Significant Security Expertise.  We have a highly knowledgeable management team with extensive network security industry experience gained from past service in leading enterprises and government organizations including Symantec, McAfee, the Department of Defense and the National Security Agency. Our founder and CTO, Martin Roesch, invented Snort and our core RNA technology and is widely regarded as a network security visionary. Our senior management team averages 16 years of experience in the networking and security industries. In addition, our Vulnerability Research Team, or VRT, is comprised of highly experienced security experts who research new vulnerabilities and create innovative methods for preventing attempts to exploit them.
 
Broad Industry Recognition.  We have received numerous industry awards and certifications, including recognition by Gartner, Inc. as a “leader” in the network intrusion prevention systems market. RNA is one of only five network security products to receive the NSS Gold award, which is awarded by The NSS Group only to those products that are distinguished in terms of advanced or unique features, and which offer outstanding value. In addition, our technology has achieved Common Criteria Evaluation Assurance Level 2, or EAL2, which is an international evaluation standard for information technology security products sanctioned by, among others, the International Standards Organization, the National Security Agency and the National Institute for Standards and Technology.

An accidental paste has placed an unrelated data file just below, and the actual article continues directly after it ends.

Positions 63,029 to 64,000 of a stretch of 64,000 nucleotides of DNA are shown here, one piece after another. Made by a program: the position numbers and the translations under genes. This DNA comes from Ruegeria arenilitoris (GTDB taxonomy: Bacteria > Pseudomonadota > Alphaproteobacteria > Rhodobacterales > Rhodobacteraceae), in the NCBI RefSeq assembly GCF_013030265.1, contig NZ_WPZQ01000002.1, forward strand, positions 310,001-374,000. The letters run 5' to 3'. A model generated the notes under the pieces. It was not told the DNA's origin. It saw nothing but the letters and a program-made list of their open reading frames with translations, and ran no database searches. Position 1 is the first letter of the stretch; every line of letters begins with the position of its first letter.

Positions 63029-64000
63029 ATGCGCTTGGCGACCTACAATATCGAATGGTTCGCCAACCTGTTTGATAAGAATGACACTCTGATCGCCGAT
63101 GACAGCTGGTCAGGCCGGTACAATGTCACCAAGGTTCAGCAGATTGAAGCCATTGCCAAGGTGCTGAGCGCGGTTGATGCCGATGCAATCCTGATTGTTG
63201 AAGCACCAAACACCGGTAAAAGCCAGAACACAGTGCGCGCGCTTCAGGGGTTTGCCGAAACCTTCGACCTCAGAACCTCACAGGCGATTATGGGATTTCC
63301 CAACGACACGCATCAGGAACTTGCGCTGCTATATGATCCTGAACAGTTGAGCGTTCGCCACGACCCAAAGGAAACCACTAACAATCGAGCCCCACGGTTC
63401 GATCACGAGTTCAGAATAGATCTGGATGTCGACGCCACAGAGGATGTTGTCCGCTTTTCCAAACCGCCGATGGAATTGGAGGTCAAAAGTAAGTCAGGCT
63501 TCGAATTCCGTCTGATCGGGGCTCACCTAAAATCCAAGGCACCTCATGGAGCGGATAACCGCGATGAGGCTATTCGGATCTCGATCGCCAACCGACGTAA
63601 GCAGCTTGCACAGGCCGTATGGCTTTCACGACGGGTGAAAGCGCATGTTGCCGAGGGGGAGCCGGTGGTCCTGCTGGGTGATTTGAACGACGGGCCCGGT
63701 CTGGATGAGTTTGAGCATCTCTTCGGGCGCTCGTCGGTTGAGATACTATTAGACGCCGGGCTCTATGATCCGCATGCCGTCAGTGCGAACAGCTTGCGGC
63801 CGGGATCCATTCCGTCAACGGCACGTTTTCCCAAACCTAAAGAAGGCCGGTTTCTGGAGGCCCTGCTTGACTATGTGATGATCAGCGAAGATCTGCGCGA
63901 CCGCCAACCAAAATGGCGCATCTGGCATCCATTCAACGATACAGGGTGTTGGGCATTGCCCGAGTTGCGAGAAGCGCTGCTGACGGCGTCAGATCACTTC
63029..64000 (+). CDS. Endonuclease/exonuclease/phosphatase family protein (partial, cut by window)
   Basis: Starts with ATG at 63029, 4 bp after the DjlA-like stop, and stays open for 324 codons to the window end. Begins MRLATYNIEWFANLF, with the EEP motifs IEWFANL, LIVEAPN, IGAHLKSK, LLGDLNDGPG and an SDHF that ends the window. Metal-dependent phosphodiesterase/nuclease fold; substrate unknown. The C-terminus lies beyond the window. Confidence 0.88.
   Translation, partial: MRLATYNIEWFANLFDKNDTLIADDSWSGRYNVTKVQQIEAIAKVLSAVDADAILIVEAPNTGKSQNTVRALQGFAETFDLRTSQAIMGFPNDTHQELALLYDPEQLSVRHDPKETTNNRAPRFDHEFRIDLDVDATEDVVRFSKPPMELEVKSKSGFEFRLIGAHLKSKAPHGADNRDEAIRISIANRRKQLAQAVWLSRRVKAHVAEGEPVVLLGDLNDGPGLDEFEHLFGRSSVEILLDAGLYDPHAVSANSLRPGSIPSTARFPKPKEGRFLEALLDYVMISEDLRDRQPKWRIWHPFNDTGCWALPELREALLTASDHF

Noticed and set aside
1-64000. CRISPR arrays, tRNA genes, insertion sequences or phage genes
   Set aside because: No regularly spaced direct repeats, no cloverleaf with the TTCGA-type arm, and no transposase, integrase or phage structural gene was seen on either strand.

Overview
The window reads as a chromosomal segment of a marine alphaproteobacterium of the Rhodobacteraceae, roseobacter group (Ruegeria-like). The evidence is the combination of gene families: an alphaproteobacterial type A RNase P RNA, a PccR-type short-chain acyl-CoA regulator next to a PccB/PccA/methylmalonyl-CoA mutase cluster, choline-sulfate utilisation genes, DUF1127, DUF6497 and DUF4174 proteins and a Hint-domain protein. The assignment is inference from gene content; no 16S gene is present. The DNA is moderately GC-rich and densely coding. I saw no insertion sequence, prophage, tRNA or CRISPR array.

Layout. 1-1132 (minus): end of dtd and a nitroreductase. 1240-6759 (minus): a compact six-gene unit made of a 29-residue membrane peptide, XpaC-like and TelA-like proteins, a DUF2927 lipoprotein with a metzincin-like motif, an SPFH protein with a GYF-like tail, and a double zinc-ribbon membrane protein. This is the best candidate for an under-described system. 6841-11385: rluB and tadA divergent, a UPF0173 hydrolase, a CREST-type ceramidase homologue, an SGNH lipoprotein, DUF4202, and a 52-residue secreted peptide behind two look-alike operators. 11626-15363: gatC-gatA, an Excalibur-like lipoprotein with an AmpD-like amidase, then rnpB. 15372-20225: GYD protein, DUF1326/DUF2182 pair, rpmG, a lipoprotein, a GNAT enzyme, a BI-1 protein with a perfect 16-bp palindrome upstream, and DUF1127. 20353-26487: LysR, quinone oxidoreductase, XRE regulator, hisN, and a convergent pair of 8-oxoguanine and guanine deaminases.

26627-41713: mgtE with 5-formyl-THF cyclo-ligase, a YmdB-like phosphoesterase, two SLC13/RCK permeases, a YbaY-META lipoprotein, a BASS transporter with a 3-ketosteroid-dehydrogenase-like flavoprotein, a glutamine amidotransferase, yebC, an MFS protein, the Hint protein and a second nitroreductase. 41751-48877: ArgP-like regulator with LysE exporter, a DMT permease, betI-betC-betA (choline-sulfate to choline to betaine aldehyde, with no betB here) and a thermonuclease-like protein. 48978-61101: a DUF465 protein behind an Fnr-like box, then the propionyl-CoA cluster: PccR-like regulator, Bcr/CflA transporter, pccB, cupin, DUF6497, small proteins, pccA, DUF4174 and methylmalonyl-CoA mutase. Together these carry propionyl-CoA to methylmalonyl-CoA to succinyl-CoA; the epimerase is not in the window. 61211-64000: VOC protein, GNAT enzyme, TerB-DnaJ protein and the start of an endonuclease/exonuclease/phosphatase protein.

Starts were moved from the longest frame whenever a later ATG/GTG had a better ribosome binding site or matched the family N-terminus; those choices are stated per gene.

Our Growth Strategy
 
We intend to become the preeminent provider of network security solutions on a global basis. The key elements of our growth strategy include:
 
Continue to Develop Innovative Network Security Technology.  We will continue to invest significantly in internal development and product enhancements and to hire additional network security experts to broaden our


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proprietary knowledge base. We believe our platform is capable of expanding into new markets such as unified threat management, security management and compliance and network management.
 
Grow our Customer Base.  With over 3 million downloads of Snort and over 100,000 registered users, we believe Snort is the most ubiquitous network intrusion detection and prevention technology. We seek to monetize the Snort installed base by targeting enterprises that implement Snort but have not yet purchased any of the components of our Sourcefire 3D security solution. We will continue to target large enterprises and government agencies that require advanced security technology and high levels of network availability and performance in sectors including finance, technology, healthcare, manufacturing and defense.